I have a little boy. He likes math and sciences. He likes stories. He likes Beyblades. And he likes wearing hoodies.
Right now, he’s seven years old. Right now, he’s adorable. And right now, I’m terrified.
I’m terrified because right now, he’s going through a major growth spurt. He’ll continue growing. He’ll get taller than me. He’ll get as tall as his dad. Maybe he’ll even go over. Who knows. But at some point, he’ll get big.
And he’ll stop being adorable.
Girls at school would still think him cute. Friends, even the extended "acquaintances" on Facebook, will think he’s cute. But let’s say he’s walking down the street, and a woman is on the same side of the street, and she looks at him, and crosses over to the other side. Or say a police car slows down just a little, just a little, to watch him.
He would’ve crossed that line into being…suspicious.
A few years ago, on his first day of school, the teachers mistook him for another kid with the same first name. So they put him on a different bus, and sent that kid to me. A frightened, teary-eyed Mexican kid.
"How," I railed at the bus driver, "could you think my son is Mexican?"
But you know what? He does. Curly brown hair. Big brown eyes. Light brown skin. If you never met my son before, or never seen who his parents looked like, you’d be hard-pressed to say he doesn’t look Mexican. Or Hispanic. He will have to deal with this. As a family, we all will have to deal with this.
And it still makes him a person of color, which in this world, will be a strike against him.
I suppose this is where I write that being Christian, I am to trust in God for his safety. That I am to pray every day and night for God to send his angels to protect him, and to keep him out of harm’s way. This, I have been told by countless pastors and Bible study leaders, is all one can hope to do when one feels helpless and powerless.
But it is not enough. It is never enough. After all, Trayvon still died, didn’t he?
So right now, I’m terrified. I want to lock my son up. I want to put bricks on top of his head to keep him from growing. I want to shield him from all the weirdos and freaks and police who feel they need to slow down to check him out and people who take a look at him and instantly see "Other". I want to hide him from all the well meaning folk who’ll say, "Oh don’t worry, he’s mixed. He won’t have as much trouble as say darker-skinned boys…"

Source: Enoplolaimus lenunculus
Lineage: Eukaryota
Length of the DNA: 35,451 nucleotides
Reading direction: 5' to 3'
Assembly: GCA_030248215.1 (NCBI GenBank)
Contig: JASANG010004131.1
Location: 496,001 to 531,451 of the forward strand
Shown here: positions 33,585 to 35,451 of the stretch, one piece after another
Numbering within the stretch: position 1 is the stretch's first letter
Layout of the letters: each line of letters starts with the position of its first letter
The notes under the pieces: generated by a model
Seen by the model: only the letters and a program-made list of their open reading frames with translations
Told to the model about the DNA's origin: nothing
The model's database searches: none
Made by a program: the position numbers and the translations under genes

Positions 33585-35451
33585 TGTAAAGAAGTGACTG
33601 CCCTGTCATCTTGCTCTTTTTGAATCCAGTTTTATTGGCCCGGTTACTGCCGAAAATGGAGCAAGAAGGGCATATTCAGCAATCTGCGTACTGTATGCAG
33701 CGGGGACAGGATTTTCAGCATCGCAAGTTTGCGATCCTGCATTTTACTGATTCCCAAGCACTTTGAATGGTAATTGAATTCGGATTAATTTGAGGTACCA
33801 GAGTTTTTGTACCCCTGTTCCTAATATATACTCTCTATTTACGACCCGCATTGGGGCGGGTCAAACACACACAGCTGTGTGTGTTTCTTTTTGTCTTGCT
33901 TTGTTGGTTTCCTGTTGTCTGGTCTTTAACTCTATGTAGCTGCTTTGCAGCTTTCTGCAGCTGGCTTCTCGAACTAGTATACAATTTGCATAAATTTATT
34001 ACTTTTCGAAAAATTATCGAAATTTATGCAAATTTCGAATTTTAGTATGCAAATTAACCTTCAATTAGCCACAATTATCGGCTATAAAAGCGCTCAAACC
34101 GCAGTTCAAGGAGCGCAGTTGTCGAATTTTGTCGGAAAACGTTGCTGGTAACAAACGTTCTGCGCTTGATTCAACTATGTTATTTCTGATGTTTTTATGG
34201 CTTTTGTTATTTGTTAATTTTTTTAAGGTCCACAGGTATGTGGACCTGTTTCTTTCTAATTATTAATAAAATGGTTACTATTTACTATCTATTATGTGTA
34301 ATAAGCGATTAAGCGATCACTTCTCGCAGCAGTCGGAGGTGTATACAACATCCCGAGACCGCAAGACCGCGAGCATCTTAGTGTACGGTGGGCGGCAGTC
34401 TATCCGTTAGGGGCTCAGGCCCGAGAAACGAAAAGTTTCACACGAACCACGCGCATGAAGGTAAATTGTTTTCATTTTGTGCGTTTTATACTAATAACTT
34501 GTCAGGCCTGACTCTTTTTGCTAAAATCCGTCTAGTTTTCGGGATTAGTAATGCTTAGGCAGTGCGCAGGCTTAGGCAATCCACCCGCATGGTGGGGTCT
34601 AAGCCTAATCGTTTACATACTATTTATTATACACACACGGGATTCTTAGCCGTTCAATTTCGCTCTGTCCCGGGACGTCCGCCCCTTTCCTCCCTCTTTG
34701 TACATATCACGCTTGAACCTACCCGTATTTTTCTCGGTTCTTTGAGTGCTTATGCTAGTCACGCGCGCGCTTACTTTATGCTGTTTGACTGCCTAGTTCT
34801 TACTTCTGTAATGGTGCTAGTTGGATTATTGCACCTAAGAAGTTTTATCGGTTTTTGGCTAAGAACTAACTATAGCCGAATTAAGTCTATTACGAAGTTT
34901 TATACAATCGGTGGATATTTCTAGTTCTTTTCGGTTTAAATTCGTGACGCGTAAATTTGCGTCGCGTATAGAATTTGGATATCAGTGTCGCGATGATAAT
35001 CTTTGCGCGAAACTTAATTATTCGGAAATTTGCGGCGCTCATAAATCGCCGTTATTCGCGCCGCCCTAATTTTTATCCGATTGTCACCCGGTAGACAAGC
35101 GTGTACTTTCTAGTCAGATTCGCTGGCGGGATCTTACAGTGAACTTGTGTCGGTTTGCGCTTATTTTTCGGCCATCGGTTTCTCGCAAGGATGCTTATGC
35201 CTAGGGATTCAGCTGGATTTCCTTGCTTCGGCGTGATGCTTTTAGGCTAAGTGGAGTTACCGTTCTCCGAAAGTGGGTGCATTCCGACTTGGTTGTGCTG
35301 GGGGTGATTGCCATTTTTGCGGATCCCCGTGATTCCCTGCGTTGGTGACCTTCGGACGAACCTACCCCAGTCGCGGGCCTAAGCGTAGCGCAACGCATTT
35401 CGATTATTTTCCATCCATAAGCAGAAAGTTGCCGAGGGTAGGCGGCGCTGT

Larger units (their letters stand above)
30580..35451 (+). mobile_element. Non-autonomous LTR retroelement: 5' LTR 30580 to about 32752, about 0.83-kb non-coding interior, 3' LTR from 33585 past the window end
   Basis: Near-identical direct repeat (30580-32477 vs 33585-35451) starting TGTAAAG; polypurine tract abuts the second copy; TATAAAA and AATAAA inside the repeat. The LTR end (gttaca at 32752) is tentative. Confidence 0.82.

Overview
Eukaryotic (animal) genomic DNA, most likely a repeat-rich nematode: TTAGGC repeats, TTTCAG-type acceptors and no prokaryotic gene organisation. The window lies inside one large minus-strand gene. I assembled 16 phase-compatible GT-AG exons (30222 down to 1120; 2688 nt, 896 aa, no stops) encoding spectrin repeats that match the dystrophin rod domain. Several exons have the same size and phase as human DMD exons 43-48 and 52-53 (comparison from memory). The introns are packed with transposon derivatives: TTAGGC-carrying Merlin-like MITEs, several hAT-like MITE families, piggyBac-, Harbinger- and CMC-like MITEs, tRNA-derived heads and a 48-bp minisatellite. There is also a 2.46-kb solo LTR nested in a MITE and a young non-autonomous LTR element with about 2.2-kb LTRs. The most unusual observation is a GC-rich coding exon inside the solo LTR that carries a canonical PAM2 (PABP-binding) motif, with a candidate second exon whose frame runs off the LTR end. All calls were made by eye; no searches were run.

Because that’s not right. That’s not right at all. No one should have to worry about their kids walking down the street and being counted as suspicious. It shouldn’t matter what color of skin they are. It shouldn’t.
We say that, over and over. And then another kid gets shot.
I have seen too much death these past few weeks. Not family members or close friends. People I barely knew deaths. Celebrities who have been part of my life growing up deaths. Deaths I hear in the news. Ongoing wars. Probably would be better if I shut off the internet for a while.
I feel helpless. Powerless. Terrified.
And you know what? All the chatter about reproductive rights, about freedom of religion, politics, gay marriage, Romney says this, Obama says that. It’s all so much noise. So much fucking noise. I could give a rat’s ass about it. Really. Because right now, while everyone yells and blabbers and screams and push each other, all I’m going to do is go into the other room and make sure my son is covered up, because he’s been feeling a little sick. And I’m going to look for another book to read after Wind in the Willows, because he enjoys it when we cuddle together and read at bedtime. And I have to return the Muppet Show DVDs to the library, because they’re overdue, because my son loves to watch them, and I like sharing my childhood with him.
And I have to figure out how to talk to him about being black, and how that might be a detriment to him. But also, how that is the greatest thing in the world.
And I’m going to pray every day and night for God to send his angels to protect him. Because I’m his mother. That’s what I do.
I have a son. And he will always be adorable.